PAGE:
Non-profits and cultural organizations face major management challenges today. For example, while the number of museums has increased, there has been a great decrease in total funding. To stay competitive, these organizations have had to make fundamental changes in their operations and rely on a new breed of managers and professionals. This has been complicated by strong internal resistance to change. As a result, many cultural organizations find themselves unable to harness the talents of their staff and, instead, find productivity decreasing and morale dropping rapidly. High turnover, unhappiness and anger make for unmanageable environments.
Lubit's book contains excellent strategic thinking for dealing with the rapidly changing settings. Incorporating insights from experience in psychiatry, business management, and organizational leadership, Lubit provides a a comprehensive, hands-on guide for dealing with your superiors, subordinates and peers. This book is very complete. It describes the most troublesome types of negative and "toxic" personalities, explores the underlying reasons for the behaviors, and moves the reader from theory, to examples, to exercise sections called "Your Turn". The book is well organized, snappily written, and easy to use. It is complete with detailed "how to" sections, charts, and examples with both good and bad endings. This book will facilitate not just survival, but productivity and well-being in the workplace -- and elsewhere. I recommend it highly.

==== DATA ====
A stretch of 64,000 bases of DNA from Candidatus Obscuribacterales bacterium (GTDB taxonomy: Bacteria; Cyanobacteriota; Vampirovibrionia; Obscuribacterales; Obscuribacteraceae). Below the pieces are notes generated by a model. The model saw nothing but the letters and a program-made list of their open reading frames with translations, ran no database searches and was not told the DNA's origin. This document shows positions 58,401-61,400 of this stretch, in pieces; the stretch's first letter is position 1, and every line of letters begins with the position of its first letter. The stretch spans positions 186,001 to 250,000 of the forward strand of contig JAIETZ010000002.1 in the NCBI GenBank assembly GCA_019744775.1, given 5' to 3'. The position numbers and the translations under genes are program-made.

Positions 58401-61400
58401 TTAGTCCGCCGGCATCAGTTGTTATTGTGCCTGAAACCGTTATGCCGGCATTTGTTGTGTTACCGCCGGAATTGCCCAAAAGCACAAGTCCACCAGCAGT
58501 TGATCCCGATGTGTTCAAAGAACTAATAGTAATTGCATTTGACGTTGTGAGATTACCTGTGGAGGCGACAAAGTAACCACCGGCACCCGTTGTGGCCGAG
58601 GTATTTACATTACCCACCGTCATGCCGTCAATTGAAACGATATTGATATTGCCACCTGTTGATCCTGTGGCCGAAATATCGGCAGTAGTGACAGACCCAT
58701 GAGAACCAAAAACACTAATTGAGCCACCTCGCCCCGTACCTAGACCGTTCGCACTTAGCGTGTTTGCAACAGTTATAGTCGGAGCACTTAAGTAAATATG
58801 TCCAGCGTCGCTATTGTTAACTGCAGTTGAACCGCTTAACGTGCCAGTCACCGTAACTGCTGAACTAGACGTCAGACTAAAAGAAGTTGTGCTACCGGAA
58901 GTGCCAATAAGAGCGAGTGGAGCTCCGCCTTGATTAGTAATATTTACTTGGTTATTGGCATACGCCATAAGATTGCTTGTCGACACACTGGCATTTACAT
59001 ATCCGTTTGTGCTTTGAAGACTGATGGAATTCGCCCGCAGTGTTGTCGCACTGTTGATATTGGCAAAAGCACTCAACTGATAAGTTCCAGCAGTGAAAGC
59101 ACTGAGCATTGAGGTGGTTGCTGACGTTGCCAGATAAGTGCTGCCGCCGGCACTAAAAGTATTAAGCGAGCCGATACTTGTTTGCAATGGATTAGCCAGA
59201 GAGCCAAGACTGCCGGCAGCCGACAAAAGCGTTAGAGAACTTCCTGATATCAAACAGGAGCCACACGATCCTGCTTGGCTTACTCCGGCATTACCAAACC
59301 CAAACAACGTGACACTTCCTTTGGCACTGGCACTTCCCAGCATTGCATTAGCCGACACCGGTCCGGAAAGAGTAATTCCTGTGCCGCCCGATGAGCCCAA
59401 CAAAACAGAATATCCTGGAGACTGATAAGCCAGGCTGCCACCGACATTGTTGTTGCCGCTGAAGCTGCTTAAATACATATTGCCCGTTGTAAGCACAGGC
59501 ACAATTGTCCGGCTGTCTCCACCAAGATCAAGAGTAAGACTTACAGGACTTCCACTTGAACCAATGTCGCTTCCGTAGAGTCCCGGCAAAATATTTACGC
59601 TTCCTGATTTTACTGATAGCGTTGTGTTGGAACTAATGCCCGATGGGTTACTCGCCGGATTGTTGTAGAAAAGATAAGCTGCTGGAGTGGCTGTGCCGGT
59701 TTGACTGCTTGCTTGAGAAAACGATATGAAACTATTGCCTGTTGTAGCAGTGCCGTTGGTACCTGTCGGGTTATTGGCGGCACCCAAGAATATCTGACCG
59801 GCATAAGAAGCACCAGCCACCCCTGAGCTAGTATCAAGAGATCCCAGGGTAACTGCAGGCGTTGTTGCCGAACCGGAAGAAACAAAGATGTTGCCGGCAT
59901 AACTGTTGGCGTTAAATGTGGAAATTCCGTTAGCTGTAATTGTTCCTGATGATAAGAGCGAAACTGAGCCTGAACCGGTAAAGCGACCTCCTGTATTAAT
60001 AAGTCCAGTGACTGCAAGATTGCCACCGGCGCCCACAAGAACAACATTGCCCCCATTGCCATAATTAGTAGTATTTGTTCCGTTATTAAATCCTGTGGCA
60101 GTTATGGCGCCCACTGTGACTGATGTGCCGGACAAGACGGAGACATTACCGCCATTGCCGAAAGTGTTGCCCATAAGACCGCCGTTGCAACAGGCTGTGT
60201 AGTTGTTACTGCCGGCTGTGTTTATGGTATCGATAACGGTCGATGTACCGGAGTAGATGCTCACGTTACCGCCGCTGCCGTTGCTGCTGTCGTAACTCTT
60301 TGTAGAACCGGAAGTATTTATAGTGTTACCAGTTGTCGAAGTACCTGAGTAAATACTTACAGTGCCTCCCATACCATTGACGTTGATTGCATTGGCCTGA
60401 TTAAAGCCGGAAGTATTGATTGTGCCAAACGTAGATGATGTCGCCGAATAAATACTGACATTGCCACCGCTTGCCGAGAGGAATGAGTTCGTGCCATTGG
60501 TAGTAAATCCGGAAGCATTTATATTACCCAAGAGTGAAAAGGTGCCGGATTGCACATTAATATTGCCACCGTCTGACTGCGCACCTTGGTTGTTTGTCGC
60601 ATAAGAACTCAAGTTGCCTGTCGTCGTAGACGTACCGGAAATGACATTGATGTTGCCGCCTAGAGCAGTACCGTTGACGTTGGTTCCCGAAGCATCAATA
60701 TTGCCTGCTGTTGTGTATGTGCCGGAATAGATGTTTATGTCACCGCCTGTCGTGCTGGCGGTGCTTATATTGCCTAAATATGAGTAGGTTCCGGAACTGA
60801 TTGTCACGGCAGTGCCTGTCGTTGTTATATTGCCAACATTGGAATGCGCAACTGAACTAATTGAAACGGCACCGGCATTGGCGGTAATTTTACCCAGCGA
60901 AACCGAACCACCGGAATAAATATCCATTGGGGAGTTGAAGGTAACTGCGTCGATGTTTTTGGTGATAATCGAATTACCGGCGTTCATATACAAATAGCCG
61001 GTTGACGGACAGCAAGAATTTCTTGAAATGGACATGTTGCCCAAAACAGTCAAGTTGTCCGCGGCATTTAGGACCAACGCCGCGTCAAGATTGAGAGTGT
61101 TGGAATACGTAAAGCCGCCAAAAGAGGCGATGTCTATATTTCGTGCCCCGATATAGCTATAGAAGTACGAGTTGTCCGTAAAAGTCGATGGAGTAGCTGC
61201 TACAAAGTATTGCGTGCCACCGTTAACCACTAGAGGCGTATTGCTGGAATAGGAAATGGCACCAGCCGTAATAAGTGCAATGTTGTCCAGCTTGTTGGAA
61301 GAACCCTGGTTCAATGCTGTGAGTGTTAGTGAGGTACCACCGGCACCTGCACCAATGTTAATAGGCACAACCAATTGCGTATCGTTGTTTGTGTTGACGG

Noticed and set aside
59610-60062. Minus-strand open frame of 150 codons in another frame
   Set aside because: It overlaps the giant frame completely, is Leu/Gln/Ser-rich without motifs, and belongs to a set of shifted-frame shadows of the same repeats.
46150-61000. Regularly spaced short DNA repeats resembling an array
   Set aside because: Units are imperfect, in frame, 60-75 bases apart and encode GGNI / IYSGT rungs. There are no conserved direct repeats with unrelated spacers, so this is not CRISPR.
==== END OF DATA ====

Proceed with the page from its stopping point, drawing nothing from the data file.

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30 of 33 people found the following review helpful By ronala on December 14, 2003
Format: Paperback
Beginning with its title, a real "grabber," Dr. Roy Lubit's new book "Coping with Toxic Managers, ..." holds your interest as it exhaustively and brilliantly organizes, classifies, describes and analyzes the entire spectrum of toxic behaviors to be found in the workplace. Any workplace. The book deals comprehensively with toxic behaviors from peers and subordinates as well as superiors. I think it will be recognized and appreciated as an invaluable contribution to the literature. The references alone are worth the price.
If that were all Dr. Lubit did that would be enough to distinguish this book, but he also gives detailed prescriptions for dealing with every type of behavior discussed in the book. These are often presented in the context of case studies and examples that make fascinating and satisfying narratives in themselves and allow Dr. Lubit's insights to really sink in.
Dr. Lubit, an experienced and recognized forensic psychiatrist and holder of an MD and a Ph.D. from Harvard, does an outstanding job of marshalling an array of toxic behaviors and codifying it in a manner that is understandable enough to be mastered by a college student yet profound enough and broad enough to be of great value to other professionals and to his peers. This book is scientific yet should prove of practical value to anyone who needs to manage, understand or otherwise deal with any business organization or, indeed, almost any human group in modern America. It does so in terms that anyone can understand and put to use. "Coping with Toxic Managers . . ." is one of those truly rare books which combines accessibility with depth, and I recommend it highly. Ronald Blum, Ph.D.